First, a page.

The Mayor’s budget proposal will include $1 million in funding for Say Yes to Education. There are nearly 3,000 Syracuse City School District (SCSD) graduates enrolled in 2- and 4-year colleges since 2009, we are already seeing the success stories of our graduates. In 4-year institutions, graduates average a retention rate of 75%.

Economic Development

Last year saw more than a $250 million in new construction in Syracuse. These projects put people to work, revitalize neighborhoods, and, importantly, generate revenue for the City through permitting. The city received $2.7 million in revenue from permit fees last year and is optimistic this successful growth trend in Syracuse will continue. The Mayor has conservatively projected $2.4 million in construction permit fees in this budget proposal.

We are pleased that, because of efforts in business and neighborhood development, the City will see an increase in its assessed values this year of $19 million. This means our property tax levy will increase, with an additional $178,000 in revenue for the City and an additional $303,000 in revenue for the SCSD.

This year, the City of Syracuse will receive $2.8 million in payment in lieu of taxes (PILOT) agreements negotiated by the Syracuse Industrial Development Agency (SIDA). This is a slight decrease from previous years, as projects that previously received support begin to transition out of PILOT payments and back onto the assessment rolls, paying taxes at their full assessment.

AIM Aid

Aid to the city of Syracuse from New York State will remain flat at $71.7 million, as it has been throughout Mayor Miner’s administration.

Sales Tax

The city is budgeting for $83 million in sales tax revenue in FY 17-18. This amount is based on projections received from Onondaga County. This year, the county’s projections show $81.9 million in sales tax receipts, a $600,000 increase from last year. According to the State Comptroller, overall sales tax receipts in Onondaga County were down 1.1% during calendar year 2016.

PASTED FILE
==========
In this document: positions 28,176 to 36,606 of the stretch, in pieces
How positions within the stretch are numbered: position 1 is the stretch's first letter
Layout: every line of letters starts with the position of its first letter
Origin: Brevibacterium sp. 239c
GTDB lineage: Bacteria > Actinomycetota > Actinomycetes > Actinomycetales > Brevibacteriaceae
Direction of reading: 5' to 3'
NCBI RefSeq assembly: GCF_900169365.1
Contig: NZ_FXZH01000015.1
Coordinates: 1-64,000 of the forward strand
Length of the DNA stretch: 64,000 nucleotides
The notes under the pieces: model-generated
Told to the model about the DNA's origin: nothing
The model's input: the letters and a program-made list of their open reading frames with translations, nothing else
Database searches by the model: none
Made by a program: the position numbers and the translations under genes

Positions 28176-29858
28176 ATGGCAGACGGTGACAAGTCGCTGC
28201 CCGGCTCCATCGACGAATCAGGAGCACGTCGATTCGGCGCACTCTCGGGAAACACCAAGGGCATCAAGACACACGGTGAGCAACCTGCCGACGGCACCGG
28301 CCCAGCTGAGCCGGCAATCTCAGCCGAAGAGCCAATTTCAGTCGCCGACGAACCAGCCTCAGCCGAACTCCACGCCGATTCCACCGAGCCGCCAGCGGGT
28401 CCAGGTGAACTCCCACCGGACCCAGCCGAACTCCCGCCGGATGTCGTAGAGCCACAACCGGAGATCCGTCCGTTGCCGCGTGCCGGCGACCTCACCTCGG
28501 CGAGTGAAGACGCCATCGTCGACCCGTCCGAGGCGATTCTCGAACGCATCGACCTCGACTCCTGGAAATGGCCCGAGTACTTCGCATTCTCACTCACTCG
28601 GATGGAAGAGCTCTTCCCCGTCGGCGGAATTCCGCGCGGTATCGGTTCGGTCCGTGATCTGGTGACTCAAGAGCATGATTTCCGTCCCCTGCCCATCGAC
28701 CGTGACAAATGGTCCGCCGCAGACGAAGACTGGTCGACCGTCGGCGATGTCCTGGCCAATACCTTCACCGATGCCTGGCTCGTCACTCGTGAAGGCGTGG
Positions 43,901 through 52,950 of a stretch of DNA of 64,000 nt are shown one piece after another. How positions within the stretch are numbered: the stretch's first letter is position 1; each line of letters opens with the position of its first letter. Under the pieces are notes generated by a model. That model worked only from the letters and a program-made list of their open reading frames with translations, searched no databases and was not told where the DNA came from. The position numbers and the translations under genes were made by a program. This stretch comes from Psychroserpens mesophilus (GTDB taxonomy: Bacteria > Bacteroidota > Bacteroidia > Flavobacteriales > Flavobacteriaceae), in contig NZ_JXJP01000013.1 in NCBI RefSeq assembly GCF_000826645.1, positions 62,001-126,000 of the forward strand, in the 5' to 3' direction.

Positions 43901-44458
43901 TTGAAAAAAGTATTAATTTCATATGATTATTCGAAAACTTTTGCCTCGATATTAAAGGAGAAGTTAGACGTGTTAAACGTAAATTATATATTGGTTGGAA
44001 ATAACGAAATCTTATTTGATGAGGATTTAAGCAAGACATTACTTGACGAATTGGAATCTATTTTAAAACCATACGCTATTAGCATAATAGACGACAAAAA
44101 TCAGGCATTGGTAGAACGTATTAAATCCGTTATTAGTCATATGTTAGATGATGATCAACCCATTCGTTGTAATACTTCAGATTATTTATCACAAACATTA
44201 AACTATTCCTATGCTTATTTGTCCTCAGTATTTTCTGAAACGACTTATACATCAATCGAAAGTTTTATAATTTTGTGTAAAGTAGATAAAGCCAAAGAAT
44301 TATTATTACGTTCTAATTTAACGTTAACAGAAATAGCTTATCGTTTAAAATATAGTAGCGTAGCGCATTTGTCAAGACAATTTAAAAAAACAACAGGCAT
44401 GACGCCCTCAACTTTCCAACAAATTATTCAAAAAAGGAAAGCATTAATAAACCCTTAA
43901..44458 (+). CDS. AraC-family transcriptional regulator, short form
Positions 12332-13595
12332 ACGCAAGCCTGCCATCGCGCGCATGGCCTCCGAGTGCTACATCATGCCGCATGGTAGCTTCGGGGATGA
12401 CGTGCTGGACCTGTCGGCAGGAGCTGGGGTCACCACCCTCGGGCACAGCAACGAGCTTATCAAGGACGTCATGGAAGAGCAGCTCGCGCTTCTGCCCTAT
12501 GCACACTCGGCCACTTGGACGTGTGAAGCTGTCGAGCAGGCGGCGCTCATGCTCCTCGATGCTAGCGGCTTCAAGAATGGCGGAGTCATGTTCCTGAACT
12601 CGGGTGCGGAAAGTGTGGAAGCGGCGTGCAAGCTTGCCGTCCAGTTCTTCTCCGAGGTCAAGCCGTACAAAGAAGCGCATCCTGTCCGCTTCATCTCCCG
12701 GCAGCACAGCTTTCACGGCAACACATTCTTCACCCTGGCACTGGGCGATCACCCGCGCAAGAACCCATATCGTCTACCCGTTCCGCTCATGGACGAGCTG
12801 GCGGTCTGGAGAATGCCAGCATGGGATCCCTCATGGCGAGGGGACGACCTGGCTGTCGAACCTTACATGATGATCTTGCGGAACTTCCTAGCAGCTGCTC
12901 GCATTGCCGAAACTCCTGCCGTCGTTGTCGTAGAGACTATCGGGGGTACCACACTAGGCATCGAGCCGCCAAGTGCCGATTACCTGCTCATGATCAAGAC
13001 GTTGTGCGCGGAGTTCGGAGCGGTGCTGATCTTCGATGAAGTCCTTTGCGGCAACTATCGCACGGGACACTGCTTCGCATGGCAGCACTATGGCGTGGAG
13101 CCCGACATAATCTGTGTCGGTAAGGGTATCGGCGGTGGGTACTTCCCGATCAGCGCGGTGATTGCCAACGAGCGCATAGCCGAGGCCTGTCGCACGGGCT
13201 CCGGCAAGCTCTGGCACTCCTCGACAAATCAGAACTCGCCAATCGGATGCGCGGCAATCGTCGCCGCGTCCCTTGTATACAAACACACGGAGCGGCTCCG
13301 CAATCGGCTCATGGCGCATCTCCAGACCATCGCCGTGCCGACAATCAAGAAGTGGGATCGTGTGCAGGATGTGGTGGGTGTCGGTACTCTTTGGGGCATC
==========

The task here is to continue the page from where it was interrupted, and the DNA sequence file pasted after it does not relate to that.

This budget continues Mayor Miner’s stewardship of the city’s finances. The city continues to enjoy solid bond ratings, with an A rating with Stable outlook from Fitch and S&P and an A1 rating with Stable outlook from Moody’s. Additionally, the New York State Comptroller’s Fiscal Stress Monitoring System has placed Syracuse in the “no designation” category with a score of 32.5. This is a better score than the cities of Yonkers, Niagara Falls, and Albany, as well as Monroe County. Locally, we have outperformed the town of Camillus and villages of Fayetteville and Marcellus.

This year, the budget for the city of Syracuse will be $293.1 million. Funding for the SCSD is set for $407 million, but will be finalized with new aid amounts.  The city has budgeted for the use of $18.5 million of fund balance. In budget years past, the city has consistently used less fund balance than originally budgeted. In FY 16-17, we projected the use of $12.1 million in fund balance and, as of the mid-year report, now only plan on utilizing $10.6 million. In FY 15-16, the city projected a use of $9.2 million and actualized only $3.5 million in fund balance expenses. There will be no increase in property taxes or sewer rates. The budget proposal includes an increase in water rates of $1.95 per unit which we project will bring in $1.3 million in additional revenue to the water fund.

The full text of the budget is available on the city’s website, www.syrgov.net/budget.